Wading through relief programs for businesses

ELORA – Normally, this would be a busy time of year for accountants to file business and personal tax returns.

But with COVID-19, it’s madness, says Bud Arnold, an accountant and partner with Baker Tilly Canada.

“The rules have been changing quickly,” said Arnold in a phone interview on April 6. “With each announcement, we are getting more understanding over time.”

Two initiatives have been launched to help businesses and their employees receive some compensation as businesses are forced to alter production or close and staff are instructed to stay home.

You’ll have to get your acronyms straight. There’s the Business Wage Subsidy (BWS) and the Canada Emergency Wage Subsidy (CEWS) for businesses.

And for employees there’s the Canada Emergency Response Benefit (CERB).

The BWS is available to employers who are individuals, partners, non-profits, registered charities and Canadian-controlled private corporations.

Eligible employers must employ one or more eligible employees (employed in Canada); have an existing business number and payroll account with the Canada Revenue Agency on March 18, 2020; and pay salary, wages, bonuses or other remuneration to an eligible employee.

Through this program, up to 10 per cent of an employee’s wage is covered for a period of three months to a maximum of $1,375 per employee and $25,000 per employer.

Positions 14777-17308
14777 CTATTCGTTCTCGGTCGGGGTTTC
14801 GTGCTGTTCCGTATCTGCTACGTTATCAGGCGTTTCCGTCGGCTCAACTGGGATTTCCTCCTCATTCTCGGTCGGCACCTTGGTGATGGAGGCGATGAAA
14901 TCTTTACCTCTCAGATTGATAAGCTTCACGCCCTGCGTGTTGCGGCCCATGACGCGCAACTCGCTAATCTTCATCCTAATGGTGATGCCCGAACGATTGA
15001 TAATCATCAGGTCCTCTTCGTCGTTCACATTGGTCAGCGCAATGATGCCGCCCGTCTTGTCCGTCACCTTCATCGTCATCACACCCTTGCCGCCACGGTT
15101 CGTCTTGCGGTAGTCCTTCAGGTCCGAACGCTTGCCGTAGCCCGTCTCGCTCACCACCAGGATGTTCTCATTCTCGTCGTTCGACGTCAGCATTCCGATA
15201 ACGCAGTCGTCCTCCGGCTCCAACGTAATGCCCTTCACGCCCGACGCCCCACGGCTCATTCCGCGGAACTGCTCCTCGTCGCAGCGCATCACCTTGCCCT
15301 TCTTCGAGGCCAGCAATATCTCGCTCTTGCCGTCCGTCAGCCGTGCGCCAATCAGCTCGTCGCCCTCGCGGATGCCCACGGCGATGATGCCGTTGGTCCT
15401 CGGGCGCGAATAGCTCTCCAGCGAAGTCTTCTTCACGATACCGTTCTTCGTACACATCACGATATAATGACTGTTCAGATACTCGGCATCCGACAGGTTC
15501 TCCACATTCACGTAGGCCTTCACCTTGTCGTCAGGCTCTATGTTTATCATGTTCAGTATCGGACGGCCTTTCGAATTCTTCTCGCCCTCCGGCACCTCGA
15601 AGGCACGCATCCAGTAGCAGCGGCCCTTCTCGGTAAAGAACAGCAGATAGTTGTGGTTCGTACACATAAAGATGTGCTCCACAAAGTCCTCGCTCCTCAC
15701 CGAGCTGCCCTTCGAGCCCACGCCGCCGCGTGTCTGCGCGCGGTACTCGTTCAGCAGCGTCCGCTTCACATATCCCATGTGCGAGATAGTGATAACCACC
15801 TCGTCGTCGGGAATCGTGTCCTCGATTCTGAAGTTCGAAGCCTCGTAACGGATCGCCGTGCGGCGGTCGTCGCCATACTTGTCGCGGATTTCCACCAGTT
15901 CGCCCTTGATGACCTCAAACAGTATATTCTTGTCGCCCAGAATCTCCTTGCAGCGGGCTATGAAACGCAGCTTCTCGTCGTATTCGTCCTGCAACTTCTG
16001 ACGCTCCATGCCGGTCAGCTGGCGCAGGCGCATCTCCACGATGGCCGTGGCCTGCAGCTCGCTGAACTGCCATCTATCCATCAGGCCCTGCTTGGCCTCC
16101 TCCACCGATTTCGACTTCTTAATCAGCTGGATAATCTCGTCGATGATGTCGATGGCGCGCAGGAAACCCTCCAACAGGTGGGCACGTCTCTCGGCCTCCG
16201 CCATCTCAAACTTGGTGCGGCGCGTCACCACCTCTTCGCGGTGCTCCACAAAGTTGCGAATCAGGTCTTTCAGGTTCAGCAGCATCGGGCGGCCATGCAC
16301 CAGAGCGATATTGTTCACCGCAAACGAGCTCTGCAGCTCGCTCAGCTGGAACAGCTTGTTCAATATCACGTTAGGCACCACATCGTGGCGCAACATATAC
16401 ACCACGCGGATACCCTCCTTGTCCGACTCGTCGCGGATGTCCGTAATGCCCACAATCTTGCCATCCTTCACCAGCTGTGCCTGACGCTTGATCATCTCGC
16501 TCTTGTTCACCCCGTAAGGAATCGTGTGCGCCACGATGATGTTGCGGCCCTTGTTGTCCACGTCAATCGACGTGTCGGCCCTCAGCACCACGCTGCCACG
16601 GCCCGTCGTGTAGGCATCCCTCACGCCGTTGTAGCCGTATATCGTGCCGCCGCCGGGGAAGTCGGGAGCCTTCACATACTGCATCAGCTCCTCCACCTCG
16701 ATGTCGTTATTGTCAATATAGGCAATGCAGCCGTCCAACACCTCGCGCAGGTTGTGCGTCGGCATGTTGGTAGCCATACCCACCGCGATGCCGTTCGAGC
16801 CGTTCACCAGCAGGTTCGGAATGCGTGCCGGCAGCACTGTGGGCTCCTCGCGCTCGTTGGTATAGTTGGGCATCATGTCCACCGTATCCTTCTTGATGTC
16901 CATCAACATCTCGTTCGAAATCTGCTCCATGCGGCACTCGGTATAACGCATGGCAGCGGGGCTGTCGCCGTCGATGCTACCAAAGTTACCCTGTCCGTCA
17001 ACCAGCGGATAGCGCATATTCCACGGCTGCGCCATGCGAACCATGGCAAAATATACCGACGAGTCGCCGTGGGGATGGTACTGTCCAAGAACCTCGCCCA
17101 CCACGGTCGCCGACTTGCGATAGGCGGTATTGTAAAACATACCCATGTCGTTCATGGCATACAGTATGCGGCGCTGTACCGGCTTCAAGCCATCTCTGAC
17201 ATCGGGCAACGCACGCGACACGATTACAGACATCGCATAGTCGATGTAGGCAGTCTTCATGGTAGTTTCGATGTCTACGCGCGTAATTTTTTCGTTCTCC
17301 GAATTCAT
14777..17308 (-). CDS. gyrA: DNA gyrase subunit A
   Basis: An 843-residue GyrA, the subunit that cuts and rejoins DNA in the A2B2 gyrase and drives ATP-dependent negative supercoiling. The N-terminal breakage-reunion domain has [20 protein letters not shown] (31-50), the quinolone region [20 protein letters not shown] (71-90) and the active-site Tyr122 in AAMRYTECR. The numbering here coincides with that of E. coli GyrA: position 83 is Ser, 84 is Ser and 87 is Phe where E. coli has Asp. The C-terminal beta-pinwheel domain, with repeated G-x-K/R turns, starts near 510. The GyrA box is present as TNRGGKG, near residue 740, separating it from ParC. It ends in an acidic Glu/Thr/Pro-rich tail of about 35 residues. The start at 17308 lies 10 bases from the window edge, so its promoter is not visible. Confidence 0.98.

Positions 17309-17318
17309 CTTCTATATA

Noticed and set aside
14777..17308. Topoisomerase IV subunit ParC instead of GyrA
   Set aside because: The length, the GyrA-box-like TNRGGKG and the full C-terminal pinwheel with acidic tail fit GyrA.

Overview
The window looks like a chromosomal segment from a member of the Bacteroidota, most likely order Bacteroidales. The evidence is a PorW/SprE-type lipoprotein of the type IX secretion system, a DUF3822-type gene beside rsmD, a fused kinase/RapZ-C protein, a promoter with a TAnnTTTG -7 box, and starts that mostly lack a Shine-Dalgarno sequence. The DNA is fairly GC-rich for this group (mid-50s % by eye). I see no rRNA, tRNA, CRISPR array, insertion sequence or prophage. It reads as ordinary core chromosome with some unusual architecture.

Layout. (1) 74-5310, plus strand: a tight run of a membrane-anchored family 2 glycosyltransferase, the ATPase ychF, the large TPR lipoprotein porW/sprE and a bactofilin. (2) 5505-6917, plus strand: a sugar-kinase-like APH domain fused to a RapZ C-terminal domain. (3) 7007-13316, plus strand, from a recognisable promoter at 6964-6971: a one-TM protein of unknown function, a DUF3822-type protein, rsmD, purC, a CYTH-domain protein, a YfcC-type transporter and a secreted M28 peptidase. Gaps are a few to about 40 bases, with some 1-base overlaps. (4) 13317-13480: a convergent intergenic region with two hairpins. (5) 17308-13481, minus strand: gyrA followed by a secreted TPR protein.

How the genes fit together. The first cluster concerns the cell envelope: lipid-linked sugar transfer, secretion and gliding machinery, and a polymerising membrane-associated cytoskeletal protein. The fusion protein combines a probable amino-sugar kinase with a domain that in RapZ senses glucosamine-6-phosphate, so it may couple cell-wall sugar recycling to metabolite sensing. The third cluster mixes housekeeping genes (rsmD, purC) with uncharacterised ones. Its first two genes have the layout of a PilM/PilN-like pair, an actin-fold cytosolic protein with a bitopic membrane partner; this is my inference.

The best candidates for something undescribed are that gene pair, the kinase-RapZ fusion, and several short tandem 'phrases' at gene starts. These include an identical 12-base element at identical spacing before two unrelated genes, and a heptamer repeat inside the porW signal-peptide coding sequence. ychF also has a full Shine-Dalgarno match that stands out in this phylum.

The second option, CEWS, is for employers who suffer a drop in gross revenues of at least 30 per cent in March, April or May 2020 compared to the same month in 2019.

Eligible employers would include individuals, taxable corporations, and partnerships consisting of eligible employers as well as non-profit organizations and registered charities.

Municipalities and local governments, crown corporations, public universities, colleges, schools and hospitals are not eligible for this program.

An employer would not be eligible to claim the CEWS for remuneration paid to an employee receiving CERB.

“The first option is narrower in scope and only for small businesses,” Arnold said, adding these subsidies only help cover wages and not other business expenses.

Those business owners who pay themselves a dividend rather than a wage, are not eligible for these programs, Arnold said.

There are some “enhanced lending” programs and an extension on filing and paying taxes, he said.

Arnold said the best program to take is the one that helps with cash flow.

“Businesses will incur significant loss. If they can keep the cash coming in, they can pay their employees longer,” he explained.

This week the government also started taking applications for the CERB, where eligible employees can receive $2,000 a month ($500 a week)  for four months rather than going on employment insurance.

The income relief programs are complicated, Arnold acknowledged, but his key takeaways are:

– there are several programs that will help with cash flow. “They do change rapidly so you have to keep informed,” Arnold said;

– when we come out the other side and start to rebuild, the government will have a big deficit, so it’s important to focus on the longer term, he said. “Business will be getting back into the game”;

– there is a lot of agriculture in Wellington County, “and this is an area that will be able to carry on with stable volumes,” Arnold said.

Arnold said his Elora office is accepting new clients. Packages dropped at the door will sit in quarantine for four days before being opened.